Did you know that nine out of 10 people who are newly diagnosed with type 2 diabetes are overweight?
The American Diabetic Association estimates that 80% of the 15 million individuals who suffer from Type 2 diabetes are significantly overweight and that the obesity contributes greatly to the development of the disease.
It is no secret that a slow, intentional weight loss will decrease the risk of health problems and diabetes is included in that list. This weight loss will also reduce the need for insulin, improve cardiovascular health and improve lipid profiles.
By achieving these goals you also reduce your risk factors for developing stroke, heart attack, retinal damage and kidney failure.
Losing weight as a diabetic is accomplished the same way that weight loss is achieved under any other circumstance. Weight gain or weight loss is simply a matter of the amount of food eaten versus the amount of energy spent.
In other words, if an individual burns off 1500 calories per day but eats 2000 calories per day they will gain weight. If the reverse is true they will lose weight.
It isn't always useful to think of food intake in terms of caloric intake since all calories are not created equally but we can talk about calories for a minute. Each pound of body weight is equal to 3500 calories.
If there is a negative caloric intake of 500 calories per day and individual should be able to lose 1 pound of body weight each week.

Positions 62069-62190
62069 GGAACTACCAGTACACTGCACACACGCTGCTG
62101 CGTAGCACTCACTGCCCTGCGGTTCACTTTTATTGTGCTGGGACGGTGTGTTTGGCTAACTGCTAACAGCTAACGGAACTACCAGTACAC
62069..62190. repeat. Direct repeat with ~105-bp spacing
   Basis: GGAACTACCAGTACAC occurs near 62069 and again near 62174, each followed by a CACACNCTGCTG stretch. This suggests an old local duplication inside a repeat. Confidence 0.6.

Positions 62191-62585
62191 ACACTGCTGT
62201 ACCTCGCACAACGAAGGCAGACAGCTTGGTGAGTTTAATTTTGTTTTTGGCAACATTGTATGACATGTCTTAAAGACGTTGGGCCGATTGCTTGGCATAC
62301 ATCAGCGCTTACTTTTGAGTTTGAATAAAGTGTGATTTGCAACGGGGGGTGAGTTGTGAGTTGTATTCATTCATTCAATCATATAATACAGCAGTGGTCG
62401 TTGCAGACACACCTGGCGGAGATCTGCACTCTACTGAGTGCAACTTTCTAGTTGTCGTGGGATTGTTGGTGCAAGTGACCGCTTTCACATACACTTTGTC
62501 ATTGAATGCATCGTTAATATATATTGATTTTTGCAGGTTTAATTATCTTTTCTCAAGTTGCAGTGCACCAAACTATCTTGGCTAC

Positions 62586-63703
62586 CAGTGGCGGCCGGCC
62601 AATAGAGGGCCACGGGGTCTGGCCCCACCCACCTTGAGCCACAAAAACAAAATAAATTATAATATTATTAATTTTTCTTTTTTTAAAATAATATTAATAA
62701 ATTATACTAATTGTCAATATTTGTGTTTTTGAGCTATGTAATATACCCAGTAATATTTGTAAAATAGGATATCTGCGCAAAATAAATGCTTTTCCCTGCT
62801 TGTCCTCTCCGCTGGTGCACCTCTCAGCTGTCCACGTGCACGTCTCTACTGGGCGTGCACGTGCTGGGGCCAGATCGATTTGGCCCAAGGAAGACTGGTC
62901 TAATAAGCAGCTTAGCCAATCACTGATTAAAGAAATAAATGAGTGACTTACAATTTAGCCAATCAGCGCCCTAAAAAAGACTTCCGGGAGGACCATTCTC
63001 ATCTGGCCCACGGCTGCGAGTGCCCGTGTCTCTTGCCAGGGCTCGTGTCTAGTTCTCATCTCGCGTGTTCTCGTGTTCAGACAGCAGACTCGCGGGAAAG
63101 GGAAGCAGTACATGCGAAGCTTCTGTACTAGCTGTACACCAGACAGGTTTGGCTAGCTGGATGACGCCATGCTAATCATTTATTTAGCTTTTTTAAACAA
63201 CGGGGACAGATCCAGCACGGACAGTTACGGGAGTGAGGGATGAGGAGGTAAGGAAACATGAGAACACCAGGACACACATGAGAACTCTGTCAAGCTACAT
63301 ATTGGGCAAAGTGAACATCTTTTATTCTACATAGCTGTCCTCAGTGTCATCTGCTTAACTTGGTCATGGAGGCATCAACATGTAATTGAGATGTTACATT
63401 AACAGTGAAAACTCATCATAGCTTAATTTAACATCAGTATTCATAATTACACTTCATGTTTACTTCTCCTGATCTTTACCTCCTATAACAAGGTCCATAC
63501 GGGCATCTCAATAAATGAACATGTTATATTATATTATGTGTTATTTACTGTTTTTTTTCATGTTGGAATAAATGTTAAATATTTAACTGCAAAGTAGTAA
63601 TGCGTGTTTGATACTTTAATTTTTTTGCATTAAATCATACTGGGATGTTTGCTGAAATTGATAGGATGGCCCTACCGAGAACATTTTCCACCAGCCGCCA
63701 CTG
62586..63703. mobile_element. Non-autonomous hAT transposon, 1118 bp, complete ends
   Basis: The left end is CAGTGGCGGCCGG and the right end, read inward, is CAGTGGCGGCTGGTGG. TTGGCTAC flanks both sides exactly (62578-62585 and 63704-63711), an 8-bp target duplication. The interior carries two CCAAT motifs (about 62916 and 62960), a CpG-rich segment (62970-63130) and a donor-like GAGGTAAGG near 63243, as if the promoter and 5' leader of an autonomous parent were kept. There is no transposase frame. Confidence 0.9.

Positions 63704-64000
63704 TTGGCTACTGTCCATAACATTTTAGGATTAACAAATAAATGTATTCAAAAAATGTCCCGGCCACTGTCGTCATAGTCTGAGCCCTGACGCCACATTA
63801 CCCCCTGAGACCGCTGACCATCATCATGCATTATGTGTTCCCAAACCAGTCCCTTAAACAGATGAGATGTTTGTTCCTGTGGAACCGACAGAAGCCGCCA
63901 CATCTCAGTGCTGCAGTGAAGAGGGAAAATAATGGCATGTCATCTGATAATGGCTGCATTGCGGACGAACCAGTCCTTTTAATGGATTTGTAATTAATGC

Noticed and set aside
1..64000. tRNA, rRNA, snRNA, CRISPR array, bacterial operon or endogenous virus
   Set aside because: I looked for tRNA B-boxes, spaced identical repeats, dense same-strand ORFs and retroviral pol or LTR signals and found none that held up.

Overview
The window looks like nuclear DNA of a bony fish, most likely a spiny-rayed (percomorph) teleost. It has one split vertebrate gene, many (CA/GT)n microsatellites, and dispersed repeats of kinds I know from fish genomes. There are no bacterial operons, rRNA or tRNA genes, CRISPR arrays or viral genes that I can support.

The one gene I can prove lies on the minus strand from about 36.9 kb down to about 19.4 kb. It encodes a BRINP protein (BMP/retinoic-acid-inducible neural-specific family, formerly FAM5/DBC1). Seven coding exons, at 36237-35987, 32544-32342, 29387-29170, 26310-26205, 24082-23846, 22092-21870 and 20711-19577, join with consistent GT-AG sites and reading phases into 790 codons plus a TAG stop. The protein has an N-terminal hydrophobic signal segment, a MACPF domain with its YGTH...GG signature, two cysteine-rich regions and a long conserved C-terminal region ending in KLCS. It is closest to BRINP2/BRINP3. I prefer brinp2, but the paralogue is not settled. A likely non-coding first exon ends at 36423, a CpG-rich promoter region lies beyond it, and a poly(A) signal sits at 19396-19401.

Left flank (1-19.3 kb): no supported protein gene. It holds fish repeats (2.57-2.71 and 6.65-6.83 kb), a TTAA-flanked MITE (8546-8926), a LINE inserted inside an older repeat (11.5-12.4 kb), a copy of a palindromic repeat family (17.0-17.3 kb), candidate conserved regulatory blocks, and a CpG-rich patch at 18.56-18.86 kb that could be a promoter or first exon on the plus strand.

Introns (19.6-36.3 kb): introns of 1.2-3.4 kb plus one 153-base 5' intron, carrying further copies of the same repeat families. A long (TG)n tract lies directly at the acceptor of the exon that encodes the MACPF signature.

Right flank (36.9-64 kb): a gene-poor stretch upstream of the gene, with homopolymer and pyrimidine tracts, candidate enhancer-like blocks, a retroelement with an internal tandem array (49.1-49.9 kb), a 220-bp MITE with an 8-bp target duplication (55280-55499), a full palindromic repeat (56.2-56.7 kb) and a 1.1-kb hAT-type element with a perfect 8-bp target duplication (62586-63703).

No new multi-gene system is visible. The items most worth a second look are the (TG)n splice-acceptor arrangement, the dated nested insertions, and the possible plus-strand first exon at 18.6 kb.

While weight loss of 1 pound a week is a realistic goal, too many times we want our results to happen today. When an individual decides to lose weight they often want to lose 10 pounds this week.
If you really lost 10 pounds in one week you would have to have a negative calorie intake of 35,000 calories! This is not possible.
To achieve this it would require that metabolism was increased through some external chemical response, such as chemotherapy or cancer, and you had stopped eating altogether.
The goal of any weight loss program is to achieve a gradual loss that can be maintained.
This results in a healthy body and mind and can also result in the elimination of medication required to control Type 2 diabetes.
On the quest to lose weight individuals who suffer from diabetes will find that exercise is their friend. The American diabetes Association recommends that individuals engaged in exercise for two reasons.
In the first place, exercise reduces the body's need for insulin while still controlling blood glucose levels.
In the second place, it increases metabolism and enables an individual to lose weight with greater ease.
Individuals who are overweight and suffer from Type 2 diabetes find their overall health improves with weight loss and the management of their disease improves as well.
Unfortunately, researchers also found that those who lose weight, put it back on, take it off again and continue to go through a roller coaster ride of weight loss and weight gain actually do more harm to their overall long-term health than those who just remain several pounds overweight.
But, before giving up and deciding not to attempt weight loss it is important to recognize the significant health benefits that you achieve even through the loss of five or 10 pounds.
If five or 10 pounds is all that can be achieved initially it is enough that you should do it, maintain the loss and attempt to lose more later.
Yours in Health,
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